Serological screening for polioviruses is used to diagnose possible infection as well as to determine immunization after vaccination.
Polio viruses are the causative agent of polio, are enteroviruses, and are members of the Picornaviridae family. Polio viruses consist of an RNA genome and a protein capsid. There are 3 serotypes of the virus with slight differences in capsid, PV1, PV2, and PV3. The most common is PV1.
Polio is a highly contagious systemic infection that results in necrotic and inflammatory lesions of the motor and autonomic neurons of the brain and spinal cord. Polio usually manifests as systemic viremia with headache, fever, vomiting, and back and neck pain, and progresses to serious paralysis and possibly death. Viruses are transmitted by eating contaminated water or food. The viruses are incubated and replicated in the lymphoid tissue of the tonsils, Payer plaques, pharynx, and digestive tract. Polio enteroviruses are excreted in the faeces and can remain active outside human cells for several months.
The incubation period for polio is 5-35 days, with acute symptoms occurring 7-12 days after exposure to the virus. The test should be performed on blood samples from both the acute phase and sequential blood samples during the course of the disease, to identify possible increases in antibody titers.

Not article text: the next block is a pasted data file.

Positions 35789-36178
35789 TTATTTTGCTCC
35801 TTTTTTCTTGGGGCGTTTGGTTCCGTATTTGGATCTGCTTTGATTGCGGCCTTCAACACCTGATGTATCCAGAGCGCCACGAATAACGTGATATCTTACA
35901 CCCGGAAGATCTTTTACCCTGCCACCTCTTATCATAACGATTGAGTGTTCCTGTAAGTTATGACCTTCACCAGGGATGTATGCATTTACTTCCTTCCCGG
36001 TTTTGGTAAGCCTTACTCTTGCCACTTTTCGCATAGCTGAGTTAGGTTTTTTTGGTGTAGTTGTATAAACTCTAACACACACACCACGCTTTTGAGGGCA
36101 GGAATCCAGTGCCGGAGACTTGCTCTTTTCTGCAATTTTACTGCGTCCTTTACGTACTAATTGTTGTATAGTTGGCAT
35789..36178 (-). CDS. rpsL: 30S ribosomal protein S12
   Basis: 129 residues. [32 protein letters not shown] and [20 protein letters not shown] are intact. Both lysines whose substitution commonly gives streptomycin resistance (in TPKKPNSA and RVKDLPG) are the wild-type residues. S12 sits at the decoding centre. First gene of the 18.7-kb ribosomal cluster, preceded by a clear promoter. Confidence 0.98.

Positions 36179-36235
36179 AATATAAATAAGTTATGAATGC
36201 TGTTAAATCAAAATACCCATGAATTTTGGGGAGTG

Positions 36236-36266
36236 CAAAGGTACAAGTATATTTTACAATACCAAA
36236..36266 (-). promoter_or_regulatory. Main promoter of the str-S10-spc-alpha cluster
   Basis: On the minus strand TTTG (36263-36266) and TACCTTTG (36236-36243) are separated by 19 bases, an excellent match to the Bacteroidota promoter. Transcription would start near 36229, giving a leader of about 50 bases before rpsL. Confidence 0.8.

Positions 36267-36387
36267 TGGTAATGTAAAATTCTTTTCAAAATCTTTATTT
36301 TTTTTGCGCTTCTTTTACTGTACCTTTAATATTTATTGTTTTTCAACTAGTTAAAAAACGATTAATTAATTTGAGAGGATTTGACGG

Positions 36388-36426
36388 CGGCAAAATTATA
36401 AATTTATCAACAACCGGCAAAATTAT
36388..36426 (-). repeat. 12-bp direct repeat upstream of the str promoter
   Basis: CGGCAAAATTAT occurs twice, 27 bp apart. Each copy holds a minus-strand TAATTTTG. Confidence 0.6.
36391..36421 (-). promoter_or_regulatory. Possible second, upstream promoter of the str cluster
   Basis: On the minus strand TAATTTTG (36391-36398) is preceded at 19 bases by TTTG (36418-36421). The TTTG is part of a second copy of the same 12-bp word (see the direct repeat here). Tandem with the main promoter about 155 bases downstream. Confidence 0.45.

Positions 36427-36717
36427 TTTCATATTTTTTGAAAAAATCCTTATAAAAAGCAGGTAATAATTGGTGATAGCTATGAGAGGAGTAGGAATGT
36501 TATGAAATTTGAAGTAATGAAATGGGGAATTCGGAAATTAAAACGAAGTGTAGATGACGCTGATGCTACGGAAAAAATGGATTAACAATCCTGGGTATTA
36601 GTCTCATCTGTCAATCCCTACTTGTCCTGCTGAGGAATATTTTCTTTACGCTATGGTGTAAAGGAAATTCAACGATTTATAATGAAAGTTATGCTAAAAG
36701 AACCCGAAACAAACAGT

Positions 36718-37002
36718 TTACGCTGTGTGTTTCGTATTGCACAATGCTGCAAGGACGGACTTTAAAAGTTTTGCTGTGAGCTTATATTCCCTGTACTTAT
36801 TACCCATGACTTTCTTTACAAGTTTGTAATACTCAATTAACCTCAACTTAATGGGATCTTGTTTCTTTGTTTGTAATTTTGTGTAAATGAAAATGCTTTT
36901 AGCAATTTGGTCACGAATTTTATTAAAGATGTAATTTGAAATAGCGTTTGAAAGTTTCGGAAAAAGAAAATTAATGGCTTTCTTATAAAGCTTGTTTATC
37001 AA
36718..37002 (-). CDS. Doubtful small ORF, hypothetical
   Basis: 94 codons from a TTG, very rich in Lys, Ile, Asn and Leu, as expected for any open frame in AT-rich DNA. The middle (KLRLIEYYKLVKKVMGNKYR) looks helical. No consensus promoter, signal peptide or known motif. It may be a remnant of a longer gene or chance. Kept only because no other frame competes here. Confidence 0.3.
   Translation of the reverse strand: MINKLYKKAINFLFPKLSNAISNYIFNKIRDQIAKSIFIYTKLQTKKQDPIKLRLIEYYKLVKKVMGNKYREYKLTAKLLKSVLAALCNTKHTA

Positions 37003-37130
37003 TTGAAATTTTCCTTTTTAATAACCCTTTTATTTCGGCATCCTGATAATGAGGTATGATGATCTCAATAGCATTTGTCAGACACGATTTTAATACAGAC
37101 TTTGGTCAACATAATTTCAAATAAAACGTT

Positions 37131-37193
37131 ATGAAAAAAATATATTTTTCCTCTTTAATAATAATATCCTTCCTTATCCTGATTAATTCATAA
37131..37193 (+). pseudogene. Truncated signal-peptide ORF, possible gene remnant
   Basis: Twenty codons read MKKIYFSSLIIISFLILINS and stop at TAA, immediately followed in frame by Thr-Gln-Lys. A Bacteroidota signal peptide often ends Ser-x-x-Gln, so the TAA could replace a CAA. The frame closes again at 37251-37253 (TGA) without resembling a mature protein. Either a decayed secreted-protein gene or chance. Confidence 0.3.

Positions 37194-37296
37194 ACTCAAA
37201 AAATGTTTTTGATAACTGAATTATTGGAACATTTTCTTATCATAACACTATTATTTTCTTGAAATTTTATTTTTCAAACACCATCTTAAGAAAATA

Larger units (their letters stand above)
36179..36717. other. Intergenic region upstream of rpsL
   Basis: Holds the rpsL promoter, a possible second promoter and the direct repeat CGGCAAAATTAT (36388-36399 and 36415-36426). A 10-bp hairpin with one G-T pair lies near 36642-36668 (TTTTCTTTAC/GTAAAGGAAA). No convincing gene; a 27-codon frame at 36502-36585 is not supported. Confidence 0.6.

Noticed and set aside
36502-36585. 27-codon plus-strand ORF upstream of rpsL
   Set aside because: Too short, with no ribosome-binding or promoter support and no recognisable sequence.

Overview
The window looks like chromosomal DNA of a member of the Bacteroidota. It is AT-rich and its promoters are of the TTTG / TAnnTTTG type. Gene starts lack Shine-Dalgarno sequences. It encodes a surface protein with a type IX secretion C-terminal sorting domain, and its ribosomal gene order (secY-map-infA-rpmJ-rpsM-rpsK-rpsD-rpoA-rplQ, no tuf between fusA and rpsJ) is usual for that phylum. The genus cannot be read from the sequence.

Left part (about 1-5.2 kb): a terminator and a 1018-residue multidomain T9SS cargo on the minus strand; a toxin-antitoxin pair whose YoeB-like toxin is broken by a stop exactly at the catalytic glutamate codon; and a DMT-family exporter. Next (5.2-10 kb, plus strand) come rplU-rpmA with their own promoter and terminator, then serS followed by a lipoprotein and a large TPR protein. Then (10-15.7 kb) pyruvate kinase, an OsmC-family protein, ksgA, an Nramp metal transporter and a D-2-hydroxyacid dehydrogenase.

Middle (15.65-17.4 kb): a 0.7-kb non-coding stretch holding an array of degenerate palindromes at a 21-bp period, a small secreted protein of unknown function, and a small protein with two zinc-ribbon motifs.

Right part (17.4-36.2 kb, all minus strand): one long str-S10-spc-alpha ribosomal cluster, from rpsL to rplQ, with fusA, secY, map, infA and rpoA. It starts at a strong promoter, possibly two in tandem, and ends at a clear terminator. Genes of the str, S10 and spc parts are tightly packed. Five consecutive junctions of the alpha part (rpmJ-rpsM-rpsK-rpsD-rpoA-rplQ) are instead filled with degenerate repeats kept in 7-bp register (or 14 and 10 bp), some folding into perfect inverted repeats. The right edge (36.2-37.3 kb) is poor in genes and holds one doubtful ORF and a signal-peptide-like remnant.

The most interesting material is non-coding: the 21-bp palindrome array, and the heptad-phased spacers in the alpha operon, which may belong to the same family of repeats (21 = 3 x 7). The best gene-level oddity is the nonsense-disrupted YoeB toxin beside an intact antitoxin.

Type 1 Poliovirus is associated with paralysis, chronic cardiomyopathy, diabetes, fetal malformation, myocarditis and pericarditis. Oral vaccines available since 1950 have reduced the incidence of the disease worldwide. A worldwide polio eradication initiative launched in 1998 has reduced new cases worldwide by more than 99%.
The presence of neutralizing antibodies (titers> 1: 8 to> 1: 128) against polioviruses indicates lifelong immunity. Neutralizing antibodies are specific for each type. Antibodies against one type do not provide immunity to another.
The test no longer includes antibodies to PV2.
Laboratory test results are the most important parameter for the diagnosis and monitoring of all pathological conditions. 70%-80% of diagnostic decisions are based on laboratory tests. Correct interpretation of laboratory results allows a doctor to distinguish "healthy" from "diseased".
Laboratory test results should not be interpreted from the numerical result of a single analysis. Test results should be interpreted in relation to each individual case and family history, clinical findings and the results of other laboratory tests and information. Your personal physician should explain the importance of your test results.
At Diagnostiki Athinon we answer any questions you may have about the test you perform in our laboratory and we contact your doctor to get the best possible medical care.